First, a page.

The numbers: Sound Seekers

Sound Seekers works to improve the lives of deaf children and children suffering from ear disease in the developing countries of the Commonwealth.

Total income: £390,000 for the year ending 31 May 2006, compared with £278,000 for the year before.
Highest salary: No employee was paid more than £60,000.
Reserves policy: The charity's policy is to hold free reserves equivalent to three months' operating spending and to cover net investment in fixed assets and cessation costs. At year-end, free reserves were £143,000, generally in line with the charity's target.
Fundraising costs: The charity spent £64,000 on generating funds of £390,000, giving it a fundraising ratio of 16p in thepound. The previous year's ratio was 10p.
How performance is communicated: Sound Seekers is a relatively small charity, a fact that is reflected in the quality of some of its communications. The website (www.sound-seekers.org.uk) is fairly clear and describes in an accessible way what the charity does and where it works. But there islittle performance data or information toshow that the charity is working efficiently. The annual review has a lot of information on what it has done during the year and there are some lively photos. The text is rather dense, however, and it can seem hard to put the activity into a wider context.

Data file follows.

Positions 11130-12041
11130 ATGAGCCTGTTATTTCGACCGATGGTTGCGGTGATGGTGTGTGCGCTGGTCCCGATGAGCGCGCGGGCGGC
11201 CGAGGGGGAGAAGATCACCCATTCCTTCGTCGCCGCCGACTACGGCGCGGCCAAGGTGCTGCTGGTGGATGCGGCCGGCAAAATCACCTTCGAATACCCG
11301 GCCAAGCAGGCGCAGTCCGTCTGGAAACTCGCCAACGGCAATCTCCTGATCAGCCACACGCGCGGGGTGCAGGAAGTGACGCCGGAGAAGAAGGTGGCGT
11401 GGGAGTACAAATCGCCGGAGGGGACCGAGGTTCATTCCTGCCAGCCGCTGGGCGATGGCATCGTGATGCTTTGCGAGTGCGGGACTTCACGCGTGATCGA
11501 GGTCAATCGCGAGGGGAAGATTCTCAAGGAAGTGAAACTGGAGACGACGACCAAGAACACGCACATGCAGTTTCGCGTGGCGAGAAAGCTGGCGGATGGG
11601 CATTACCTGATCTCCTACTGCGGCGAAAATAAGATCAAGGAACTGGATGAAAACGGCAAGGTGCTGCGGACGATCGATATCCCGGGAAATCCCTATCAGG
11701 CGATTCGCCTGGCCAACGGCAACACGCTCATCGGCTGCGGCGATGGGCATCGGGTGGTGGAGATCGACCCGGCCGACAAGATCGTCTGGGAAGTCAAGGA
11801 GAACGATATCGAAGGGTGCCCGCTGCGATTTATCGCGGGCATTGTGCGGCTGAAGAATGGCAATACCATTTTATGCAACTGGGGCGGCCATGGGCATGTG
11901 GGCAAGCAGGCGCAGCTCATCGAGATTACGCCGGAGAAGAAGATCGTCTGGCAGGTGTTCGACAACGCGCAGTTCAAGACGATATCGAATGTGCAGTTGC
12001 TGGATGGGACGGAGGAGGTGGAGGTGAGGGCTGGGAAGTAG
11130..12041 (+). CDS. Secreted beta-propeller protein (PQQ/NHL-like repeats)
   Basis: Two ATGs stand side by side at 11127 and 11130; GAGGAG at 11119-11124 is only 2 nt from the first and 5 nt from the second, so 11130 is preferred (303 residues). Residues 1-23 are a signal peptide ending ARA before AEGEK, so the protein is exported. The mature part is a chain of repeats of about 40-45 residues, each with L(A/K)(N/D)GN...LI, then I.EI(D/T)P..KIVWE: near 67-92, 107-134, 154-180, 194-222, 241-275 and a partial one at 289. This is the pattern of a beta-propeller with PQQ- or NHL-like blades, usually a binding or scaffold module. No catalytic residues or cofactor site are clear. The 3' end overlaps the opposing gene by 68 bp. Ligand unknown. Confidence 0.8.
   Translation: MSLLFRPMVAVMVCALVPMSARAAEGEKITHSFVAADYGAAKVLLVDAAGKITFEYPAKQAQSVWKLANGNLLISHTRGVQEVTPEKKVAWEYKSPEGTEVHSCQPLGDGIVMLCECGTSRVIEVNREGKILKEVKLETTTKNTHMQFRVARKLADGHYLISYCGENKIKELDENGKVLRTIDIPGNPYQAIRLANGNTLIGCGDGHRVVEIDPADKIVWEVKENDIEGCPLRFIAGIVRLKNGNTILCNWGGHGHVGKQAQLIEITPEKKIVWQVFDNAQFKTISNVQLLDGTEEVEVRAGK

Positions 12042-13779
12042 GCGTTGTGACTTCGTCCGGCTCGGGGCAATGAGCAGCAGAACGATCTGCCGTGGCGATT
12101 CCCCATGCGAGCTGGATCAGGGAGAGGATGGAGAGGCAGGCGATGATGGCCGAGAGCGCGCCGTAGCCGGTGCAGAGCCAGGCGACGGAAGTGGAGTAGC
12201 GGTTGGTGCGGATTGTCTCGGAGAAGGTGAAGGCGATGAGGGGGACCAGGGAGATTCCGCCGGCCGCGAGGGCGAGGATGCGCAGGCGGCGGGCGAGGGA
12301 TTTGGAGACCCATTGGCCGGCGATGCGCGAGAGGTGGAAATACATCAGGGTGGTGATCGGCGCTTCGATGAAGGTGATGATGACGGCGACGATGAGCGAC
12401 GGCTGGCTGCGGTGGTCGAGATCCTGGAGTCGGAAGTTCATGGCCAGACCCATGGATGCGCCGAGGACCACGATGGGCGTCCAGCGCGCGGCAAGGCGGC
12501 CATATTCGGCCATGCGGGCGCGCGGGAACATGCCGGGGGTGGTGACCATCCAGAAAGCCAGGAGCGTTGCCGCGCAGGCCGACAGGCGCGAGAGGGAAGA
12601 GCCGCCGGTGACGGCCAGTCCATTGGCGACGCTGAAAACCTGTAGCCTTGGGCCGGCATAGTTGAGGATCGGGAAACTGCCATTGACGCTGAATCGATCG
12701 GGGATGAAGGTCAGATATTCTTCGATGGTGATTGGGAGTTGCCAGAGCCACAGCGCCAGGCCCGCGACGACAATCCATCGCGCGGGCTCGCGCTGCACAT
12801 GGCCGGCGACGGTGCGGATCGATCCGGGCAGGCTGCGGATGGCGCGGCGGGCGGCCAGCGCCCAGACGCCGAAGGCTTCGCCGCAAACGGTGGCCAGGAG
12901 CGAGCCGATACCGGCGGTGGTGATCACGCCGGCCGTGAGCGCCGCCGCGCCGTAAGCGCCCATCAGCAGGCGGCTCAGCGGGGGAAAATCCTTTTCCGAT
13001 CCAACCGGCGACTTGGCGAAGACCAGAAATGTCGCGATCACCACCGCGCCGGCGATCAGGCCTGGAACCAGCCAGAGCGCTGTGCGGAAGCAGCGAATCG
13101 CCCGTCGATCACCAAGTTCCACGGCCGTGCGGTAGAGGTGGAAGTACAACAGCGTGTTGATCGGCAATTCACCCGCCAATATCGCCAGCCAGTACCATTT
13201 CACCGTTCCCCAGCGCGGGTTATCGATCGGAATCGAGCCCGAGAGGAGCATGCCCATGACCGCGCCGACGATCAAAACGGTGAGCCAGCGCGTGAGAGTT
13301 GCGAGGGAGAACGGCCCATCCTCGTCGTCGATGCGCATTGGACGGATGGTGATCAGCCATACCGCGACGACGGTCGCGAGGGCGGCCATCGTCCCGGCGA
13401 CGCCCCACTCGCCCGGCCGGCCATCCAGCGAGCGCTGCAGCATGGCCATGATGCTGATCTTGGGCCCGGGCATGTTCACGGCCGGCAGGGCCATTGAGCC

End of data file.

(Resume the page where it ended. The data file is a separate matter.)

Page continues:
The charity says: "Our income was up by 40 per cent on the year before, but unrestricted funding fell by 38 per cent. As this form of income allows the charity to develop, this presents a real challenge. Nevertheless, the charity reported a surplus, reflecting strong fundraising for new projects. We continue to receive donated audiology equipment, which we distribute to partners across the Commonwealth."

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